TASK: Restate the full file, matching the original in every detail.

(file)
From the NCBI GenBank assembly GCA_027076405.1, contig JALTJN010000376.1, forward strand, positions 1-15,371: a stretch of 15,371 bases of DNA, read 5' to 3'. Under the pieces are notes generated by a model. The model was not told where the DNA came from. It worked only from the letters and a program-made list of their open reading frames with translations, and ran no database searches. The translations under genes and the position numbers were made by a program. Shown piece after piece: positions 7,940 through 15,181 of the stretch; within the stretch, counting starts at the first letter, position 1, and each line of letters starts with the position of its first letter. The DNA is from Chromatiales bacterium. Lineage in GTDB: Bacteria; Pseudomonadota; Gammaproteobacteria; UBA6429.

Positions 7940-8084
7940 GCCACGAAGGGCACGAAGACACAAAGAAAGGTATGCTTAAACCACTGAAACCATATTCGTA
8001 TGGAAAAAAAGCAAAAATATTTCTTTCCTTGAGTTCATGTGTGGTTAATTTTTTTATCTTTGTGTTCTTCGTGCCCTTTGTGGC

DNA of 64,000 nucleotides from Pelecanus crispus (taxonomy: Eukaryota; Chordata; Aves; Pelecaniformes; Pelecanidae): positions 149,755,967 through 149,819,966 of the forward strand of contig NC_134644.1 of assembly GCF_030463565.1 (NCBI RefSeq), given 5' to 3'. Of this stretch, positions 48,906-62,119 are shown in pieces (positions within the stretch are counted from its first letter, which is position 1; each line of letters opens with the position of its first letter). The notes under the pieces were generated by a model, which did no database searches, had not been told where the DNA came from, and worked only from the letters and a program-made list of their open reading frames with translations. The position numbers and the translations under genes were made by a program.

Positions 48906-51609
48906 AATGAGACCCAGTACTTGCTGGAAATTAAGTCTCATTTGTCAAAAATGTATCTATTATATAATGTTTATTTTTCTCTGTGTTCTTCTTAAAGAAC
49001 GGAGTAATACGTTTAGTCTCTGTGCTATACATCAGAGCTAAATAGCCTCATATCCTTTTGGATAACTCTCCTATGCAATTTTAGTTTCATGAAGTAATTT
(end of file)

From the NCBI GenBank assembly GCA_027076405.1, contig JALTJN010000376.1, forward strand, positions 1-15,371: a stretch of 15,371 bases of DNA, read 5' to 3'. Under the pieces are notes generated by a model. The model was not told where the DNA came from. It worked only from the letters and a program-made list of their open reading frames with translations, and ran no database searches. The translations under genes and the position numbers were made by a program. Shown piece after piece: positions 7,940 through 15,181 of the stretch; within the stretch, counting starts at the first letter, position 1, and each line of letters starts with the position of its first letter. The DNA is from Chromatiales bacterium. Lineage in GTDB: Bacteria; Pseudomonadota; Gammaproteobacteria; UBA6429.

Positions 7940-8084
7940 GCCACGAAGGGCACGAAGACACAAAGAAAGGTATGCTTAAACCACTGAAACCATATTCGTA
8001 TGGAAAAAAAGCAAAAATATTTCTTTCCTTGAGTTCATGTGTGGTTAATTTTTTTATCTTTGTGTTCTTCGTGCCCTTTGTGGC

DNA of 64,000 nucleotides from Pelecanus crispus (taxonomy: Eukaryota; Chordata; Aves; Pelecaniformes; Pelecanidae): positions 149,755,967 through 149,819,966 of the forward strand of contig NC_134644.1 of assembly GCF_030463565.1 (NCBI RefSeq), given 5' to 3'. Of this stretch, positions 48,906-62,119 are shown in pieces (positions within the stretch are counted from its first letter, which is position 1; each line of letters opens with the position of its first letter). The notes under the pieces were generated by a model, which did no database searches, had not been told where the DNA came from, and worked only from the letters and a program-made list of their open reading frames with translations. The position numbers and the translations under genes were made by a program.

Positions 48906-51609
48906 AATGAGACCCAGTACTTGCTGGAAATTAAGTCTCATTTGTCAAAAATGTATCTATTATATAATGTTTATTTTTCTCTGTGTTCTTCTTAAAGAAC
49001 GGAGTAATACGTTTAGTCTCTGTGCTATACATCAGAGCTAAATAGCCTCATATCCTTTTGGATAACTCTCCTATGCAATTTTAGTTTCATGAAGTAATTT